It’s difficult to look back on the Auburn-Georgia series without bringing up Junior Rosegreen.
The Fort Lauderdale, Fla., native was a senior when the Tigers and Bulldogs met in Jordan-Hare Stadium on Nov. 13, 2004. While it was a game that would etch Rosegreen’s name into The Deep South’s Oldest Rivalry, it actually started out as one he hoped to forget.
“I lost my grandma on that day before the Georgia game,” Rosegreen recalled. “My family was crying and I said, ‘Why cry? Grandma lived until she was 99. I’m going to show y’all what I’m going to do for grandma. She died, but I’m fixing to turn up for her.'”
Rosegreen set out to do something special on his senior night. He’d earned the nickname “The Mouth of the South” for his promises to deliver memorable performances — he called his shot and promised 4 interceptions at Tennessee on Oct. 2, 2004, too — and he had big plans for the Bulldogs.
Georgia players didn’t really help themselves, either. Leading up to that weekend, some Bulldogs had called out defensive back (and Georgia native) Carlos Rogers for “talking trash.” By the time the weekend arrived, an already emotional Rosegreen was further fueled by pregame taunts from the visiting team.
“We walked out of the tunnel for pregame. We didn’t have our pads on, we had our warm-up suits on and they were down there talking trash,” Rosegreen said. “I did what I told them I was going to do. I just loved it.”
The result was horrific. Georgia wide receiver Reggie Brown, who was leading the SEC in receiving yards in ’04, was knocked unconscious after a helmet-to-helmet hit by Rosegreen. The strike, by the standards of today, would be illegal and led to rule changes in the SEC.
Rosegreen admits that he was trying to play tough and force a big play, but he “wasn’t trying to hurt nobody.”
“I had so much stuff going on as far as emotions with my grandma because I was close to my grandma,” Rosegreen said. “But football is a physical game. I always remember my defensive coordinator Gene Chizik used to always tell me ‘Be the hammer, not the nail.’ I’m not going to let nobody hurt me. I’m not going to let nobody knock me out.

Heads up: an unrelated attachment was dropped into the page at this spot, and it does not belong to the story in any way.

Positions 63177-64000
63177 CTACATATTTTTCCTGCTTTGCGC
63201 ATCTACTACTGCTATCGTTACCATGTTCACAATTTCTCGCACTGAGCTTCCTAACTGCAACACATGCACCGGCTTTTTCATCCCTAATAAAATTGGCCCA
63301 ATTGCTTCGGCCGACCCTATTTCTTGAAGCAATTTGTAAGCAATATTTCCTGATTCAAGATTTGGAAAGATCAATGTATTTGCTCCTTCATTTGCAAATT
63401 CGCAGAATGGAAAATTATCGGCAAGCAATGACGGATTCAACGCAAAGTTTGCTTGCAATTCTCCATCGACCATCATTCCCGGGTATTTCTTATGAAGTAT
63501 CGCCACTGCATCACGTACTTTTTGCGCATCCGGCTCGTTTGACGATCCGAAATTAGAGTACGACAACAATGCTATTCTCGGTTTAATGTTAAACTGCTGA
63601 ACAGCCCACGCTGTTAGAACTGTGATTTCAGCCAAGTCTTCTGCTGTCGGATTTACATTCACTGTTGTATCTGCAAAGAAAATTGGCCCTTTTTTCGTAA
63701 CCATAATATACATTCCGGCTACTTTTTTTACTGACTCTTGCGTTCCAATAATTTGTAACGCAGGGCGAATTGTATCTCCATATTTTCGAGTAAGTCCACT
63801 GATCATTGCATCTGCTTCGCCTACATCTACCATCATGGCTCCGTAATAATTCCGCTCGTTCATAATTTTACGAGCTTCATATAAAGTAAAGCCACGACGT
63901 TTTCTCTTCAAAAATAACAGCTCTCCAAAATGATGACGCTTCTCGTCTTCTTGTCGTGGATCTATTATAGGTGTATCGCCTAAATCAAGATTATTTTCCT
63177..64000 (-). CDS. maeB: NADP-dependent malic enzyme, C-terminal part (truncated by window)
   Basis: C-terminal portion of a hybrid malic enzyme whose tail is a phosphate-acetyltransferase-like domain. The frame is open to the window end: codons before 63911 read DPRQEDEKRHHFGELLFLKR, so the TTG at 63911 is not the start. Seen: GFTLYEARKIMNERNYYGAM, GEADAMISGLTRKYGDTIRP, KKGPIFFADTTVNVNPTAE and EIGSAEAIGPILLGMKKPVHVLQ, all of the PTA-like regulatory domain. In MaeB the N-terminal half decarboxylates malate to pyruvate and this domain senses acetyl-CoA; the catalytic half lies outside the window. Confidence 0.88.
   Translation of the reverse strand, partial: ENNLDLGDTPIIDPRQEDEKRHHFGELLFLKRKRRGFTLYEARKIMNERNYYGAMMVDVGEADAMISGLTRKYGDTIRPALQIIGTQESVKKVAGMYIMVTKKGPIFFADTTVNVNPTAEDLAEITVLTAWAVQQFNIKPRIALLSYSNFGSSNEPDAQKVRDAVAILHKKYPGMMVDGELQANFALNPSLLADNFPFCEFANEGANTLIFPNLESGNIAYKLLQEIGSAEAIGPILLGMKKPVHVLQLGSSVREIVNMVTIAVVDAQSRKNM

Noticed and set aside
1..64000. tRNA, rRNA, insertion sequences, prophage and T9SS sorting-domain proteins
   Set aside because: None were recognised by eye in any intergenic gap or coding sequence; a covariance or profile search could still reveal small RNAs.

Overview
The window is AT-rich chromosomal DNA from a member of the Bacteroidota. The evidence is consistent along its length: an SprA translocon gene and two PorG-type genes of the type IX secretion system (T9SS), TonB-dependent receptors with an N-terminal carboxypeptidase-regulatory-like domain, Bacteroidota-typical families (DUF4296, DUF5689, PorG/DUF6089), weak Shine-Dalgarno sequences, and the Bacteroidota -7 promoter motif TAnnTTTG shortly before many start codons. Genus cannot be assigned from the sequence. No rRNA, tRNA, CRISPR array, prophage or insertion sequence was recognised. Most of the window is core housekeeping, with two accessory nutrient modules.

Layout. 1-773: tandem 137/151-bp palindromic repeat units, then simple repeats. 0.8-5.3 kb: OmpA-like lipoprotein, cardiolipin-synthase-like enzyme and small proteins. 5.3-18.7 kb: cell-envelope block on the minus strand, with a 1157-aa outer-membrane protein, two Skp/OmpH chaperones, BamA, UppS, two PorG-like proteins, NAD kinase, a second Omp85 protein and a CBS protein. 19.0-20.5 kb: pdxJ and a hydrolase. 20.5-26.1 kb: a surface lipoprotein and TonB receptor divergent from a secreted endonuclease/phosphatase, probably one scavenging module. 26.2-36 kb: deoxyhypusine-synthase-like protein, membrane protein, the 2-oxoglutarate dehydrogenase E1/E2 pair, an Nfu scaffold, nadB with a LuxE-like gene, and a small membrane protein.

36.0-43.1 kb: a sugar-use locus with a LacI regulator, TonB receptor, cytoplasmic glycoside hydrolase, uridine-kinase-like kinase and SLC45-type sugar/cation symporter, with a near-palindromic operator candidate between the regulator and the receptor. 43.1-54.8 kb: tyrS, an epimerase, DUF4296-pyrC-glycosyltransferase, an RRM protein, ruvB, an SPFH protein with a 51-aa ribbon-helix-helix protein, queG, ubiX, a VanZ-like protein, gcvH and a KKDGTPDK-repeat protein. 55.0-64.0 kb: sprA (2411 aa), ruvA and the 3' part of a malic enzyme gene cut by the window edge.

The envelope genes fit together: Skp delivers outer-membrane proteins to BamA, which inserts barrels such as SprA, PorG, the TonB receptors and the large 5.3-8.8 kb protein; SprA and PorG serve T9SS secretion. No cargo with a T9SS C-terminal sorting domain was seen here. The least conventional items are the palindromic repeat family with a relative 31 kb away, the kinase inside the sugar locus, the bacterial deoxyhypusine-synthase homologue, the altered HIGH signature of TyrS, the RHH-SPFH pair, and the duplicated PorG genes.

“I’m going to always keep my head on a swivel. I couldn’t do nothing else. He ducked his head and I came up under him. If I had hit him any other way I would have hurt myself. Being scared and timid, you’re going to always get hurt. I was going at him full speed.”
Of course, there were other big moments in the Auburn-Georgia rivalry. He recalls a Rogers interception vividly and will always remember watching “The Prayer in Jordan-Hare.”
Rosegreen sees similarities between the 2017 Georgia Bulldogs and teams of the program’s past.
“They’re the same Georgia,” Rosegreen said. “They’re going to run, they’re going to pound it and they’re going to try to hit you with the deep ball.”
Yet Rosegreen also can picture his beloved Tigers having success in the SEC title game in Atlanta this weekend. He’s going to do everything he can to be sitting in the stands at kickoff. He sees himself in a younger Tray Matthews and hopes to see current Auburn players have their own memorable stories to tell years from now.
This Auburn team has something that could be invaluable, he thinks.
‘We don’t get too high, we don’t get too low. We’re just even. That’s how you be great: You stay right in the middle,” Rosegreen said. “All the young men have the eye of the tiger right now and when we have the eye of the tiger we are dangerous. Trust me.”
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